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January 3, 2013 12:53 pm
Will it ever end? Investing in container shipping has been akin to a nightmarish long-haul voyage of dashed hopes, delays and unexpected costs. The horizon may be brighter, but the industry’s journey through boom and bust is likely to remain choppy at best.
Container shipping lines’ shares have rallied about a tenth in the past two months. Optimists have some reason for hope: the US and European economies are expected to improve this year (or in Europe’s case, at least decline more slowly), boosting demand on the two biggest routes from Asia. New orders from Asian manufacturers, net of inventories, are already rising according to HSBC’s purchasing managers’ indices. And average oil prices, among the most intractable costs, are expected to be more stable this year.
But if this macro environment is to buoy investor confidence, the industry must get many more things right. Supply discipline is key: shipping lines made it through 2012 by limiting capacity growth – ending charters, scrapping older vessels, steaming more slowly and delaying new ship orders. Any temptation to grab market share while others hold back could end that detente. And it will not be easy. Another 1.7m teu (20-foot equivalent units) of capacity is due to come into service this year – two-thirds as much again as all the capacity that has been taken out over the past four years, according to Alphaliner, an industry consultancy. With all these competing forces, then, it is little wonder that volatility in average freight rates reached record levels last year and charter rates suffered their second-worst year on record.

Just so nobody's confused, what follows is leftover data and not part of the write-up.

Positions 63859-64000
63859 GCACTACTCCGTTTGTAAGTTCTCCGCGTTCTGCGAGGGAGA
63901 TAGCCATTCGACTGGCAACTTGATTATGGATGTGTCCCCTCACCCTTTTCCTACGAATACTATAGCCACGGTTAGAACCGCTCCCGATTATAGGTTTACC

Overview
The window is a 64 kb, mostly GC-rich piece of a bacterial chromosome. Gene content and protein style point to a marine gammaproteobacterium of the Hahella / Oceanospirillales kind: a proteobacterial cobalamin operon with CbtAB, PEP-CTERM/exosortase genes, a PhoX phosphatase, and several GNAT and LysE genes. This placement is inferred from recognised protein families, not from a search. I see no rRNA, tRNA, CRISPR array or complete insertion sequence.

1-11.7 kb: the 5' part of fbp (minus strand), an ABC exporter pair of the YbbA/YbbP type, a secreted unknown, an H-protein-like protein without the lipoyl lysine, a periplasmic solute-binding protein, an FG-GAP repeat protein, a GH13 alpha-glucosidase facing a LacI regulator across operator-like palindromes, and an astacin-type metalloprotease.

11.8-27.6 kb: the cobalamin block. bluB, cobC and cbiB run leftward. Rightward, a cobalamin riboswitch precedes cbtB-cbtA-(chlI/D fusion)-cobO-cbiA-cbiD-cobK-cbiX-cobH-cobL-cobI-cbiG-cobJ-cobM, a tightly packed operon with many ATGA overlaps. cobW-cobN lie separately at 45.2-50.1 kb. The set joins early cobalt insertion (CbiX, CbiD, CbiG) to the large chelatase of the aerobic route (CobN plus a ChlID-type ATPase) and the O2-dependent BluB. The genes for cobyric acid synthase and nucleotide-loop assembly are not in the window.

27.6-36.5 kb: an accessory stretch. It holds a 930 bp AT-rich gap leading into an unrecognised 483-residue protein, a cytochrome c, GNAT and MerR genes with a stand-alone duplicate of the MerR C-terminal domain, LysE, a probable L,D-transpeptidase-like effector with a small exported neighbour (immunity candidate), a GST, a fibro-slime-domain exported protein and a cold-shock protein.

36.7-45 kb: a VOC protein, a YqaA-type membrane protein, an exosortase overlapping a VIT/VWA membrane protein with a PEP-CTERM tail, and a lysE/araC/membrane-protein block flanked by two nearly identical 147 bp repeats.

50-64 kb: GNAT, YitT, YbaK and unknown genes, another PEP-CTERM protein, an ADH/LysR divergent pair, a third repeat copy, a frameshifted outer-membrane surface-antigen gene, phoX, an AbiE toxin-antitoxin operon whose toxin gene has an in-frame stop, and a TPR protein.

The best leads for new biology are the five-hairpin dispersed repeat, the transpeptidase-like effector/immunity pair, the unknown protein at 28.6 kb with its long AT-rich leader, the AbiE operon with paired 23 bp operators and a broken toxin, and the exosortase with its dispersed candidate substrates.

Any clear signs of an upturn will take a while to appear, if they do. The first quarter is always slow, given the Chinese New Year, but could potentially mark a bottom for earnings. But over the past two months shipping lines’ share gains are at least twice those of the S&P 500 and the Eurofirst 300. If investors are wary about the general outlook, there is little reason for them to be much more hopeful shipping’s painful journey really is ending.
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